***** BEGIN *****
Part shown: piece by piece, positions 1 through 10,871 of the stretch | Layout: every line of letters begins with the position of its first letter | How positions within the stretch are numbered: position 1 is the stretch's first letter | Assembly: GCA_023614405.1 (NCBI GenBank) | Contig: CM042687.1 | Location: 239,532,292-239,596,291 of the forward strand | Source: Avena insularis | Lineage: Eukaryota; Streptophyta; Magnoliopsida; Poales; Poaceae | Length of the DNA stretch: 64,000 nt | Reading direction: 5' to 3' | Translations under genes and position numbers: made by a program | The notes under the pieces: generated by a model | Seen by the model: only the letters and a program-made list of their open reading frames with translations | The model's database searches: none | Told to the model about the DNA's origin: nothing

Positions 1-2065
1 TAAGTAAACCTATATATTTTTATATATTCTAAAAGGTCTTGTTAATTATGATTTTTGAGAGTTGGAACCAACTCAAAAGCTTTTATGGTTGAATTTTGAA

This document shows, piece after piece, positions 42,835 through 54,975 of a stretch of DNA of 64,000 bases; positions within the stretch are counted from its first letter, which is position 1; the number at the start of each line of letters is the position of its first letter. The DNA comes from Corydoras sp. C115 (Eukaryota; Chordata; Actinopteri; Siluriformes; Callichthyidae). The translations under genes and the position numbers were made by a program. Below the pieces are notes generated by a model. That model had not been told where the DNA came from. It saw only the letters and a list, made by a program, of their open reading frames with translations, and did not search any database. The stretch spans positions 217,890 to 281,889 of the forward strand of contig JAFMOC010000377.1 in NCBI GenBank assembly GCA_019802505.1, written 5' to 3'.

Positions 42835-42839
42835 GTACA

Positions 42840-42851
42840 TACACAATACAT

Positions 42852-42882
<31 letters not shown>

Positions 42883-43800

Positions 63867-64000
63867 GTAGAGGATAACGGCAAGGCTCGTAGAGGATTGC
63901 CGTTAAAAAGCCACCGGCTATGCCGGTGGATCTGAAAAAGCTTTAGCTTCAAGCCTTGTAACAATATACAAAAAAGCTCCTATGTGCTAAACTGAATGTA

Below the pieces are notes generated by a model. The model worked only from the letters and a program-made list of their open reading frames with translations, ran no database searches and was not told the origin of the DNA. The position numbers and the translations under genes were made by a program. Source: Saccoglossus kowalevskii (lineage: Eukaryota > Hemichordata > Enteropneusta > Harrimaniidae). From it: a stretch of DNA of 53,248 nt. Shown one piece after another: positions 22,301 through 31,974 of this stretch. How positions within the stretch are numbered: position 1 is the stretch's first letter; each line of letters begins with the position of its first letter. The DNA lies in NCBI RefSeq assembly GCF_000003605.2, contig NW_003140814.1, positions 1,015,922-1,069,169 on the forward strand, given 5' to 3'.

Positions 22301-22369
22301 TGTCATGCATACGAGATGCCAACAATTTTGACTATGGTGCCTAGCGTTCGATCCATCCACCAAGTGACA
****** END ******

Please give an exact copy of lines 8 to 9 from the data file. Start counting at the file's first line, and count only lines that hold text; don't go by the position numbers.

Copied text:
42840 TACACAATACAT

Positions 42852-42882